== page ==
Officially incorporated in July 2019 under the EcoBio Group, the venture is based out of Ahmedabad but has operations in cities including Pune, where they manufacture the EBT, and Mumbai as well.
How does it work?
Female mosquitoes who bite humans (males do not) have an average life span of 15 to 30 days. They only breed in water and lay approximately 500–1,000 eggs in their lifetime. The fundamental question here is how do we break the chain of mosquito breeding.
What EBT does is mimic the breeding ground for female mosquitoes.
Before going further into how this device works, it’s important to understand its three core components — a biodegradable container/vase made from recycled corrugated boxes used extensively in the packaging industry; a natural attractant (plant-based animal food) and insect growth regulators (IGRs); and an industry-standard household insecticide.
“The way EBT works is that you add water to the device. The attractant then lures the female mosquito to breed in this container, and then, the killing ingredient (IGR) ensures that no adult emerges, thereby breaking the chain of reproduction. EBT is made from waste and saves lives, and is one that is built on science and validated by scientists,” claims Prasad.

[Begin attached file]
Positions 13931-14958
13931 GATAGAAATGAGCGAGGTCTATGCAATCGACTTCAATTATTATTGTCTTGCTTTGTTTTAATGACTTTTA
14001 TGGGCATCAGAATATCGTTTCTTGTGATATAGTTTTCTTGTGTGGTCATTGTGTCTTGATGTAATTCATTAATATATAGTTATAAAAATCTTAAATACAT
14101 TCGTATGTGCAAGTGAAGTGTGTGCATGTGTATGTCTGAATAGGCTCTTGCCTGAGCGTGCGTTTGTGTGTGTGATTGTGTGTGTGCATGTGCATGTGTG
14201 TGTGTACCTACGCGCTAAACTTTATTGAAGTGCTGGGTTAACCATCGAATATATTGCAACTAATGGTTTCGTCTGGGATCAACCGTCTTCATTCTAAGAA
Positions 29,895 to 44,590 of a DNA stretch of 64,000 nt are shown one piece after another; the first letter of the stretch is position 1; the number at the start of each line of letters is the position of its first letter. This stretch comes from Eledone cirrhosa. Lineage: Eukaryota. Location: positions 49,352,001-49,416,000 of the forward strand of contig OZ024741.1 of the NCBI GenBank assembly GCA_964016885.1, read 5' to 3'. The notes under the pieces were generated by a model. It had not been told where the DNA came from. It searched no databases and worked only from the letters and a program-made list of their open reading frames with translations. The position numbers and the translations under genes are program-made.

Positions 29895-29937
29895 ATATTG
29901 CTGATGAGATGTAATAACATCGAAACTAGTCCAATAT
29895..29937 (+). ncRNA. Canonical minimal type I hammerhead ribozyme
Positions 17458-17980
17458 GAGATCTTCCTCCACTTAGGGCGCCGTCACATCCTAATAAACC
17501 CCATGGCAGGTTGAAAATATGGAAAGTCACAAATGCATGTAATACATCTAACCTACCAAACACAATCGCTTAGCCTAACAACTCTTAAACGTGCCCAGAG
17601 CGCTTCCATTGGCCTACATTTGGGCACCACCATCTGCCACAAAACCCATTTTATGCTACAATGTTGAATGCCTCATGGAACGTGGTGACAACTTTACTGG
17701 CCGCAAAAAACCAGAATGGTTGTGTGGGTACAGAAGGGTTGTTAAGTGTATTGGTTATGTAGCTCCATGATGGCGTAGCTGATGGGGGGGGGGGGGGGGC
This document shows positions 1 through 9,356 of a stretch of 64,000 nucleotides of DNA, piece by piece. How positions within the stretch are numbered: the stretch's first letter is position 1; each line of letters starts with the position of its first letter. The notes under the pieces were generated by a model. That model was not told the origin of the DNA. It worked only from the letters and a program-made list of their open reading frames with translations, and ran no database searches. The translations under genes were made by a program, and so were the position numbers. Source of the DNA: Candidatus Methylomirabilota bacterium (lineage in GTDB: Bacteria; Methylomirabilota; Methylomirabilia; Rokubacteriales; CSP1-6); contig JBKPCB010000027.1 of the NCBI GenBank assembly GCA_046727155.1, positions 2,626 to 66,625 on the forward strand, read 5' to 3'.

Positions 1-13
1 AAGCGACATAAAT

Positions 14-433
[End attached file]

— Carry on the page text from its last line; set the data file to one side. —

“BioTraps essentially target female mosquitoes by mimicking the ideal mosquito breeding ground to lay their eggs. Our patented waterproofing technology along with a quick and efficient delivery of the IGR solution then eliminates the female mosquito and 100% of her larvae. As a result, not a single adult mosquito emerges from the BioTraps,” he adds.
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When pressed further on the specific ingredients of the natural attractant and IGR, Prasad notes, “The natural attractant is animal food and for proprietary reasons, its details can’t be revealed. IGR, meanwhile, is a household insecticide approved by the Government of India and the World Health Organization (WHO), and is widely used in India and worldwide by public health departments. Specifically, however, EBT uses pyriproxyfen granules.”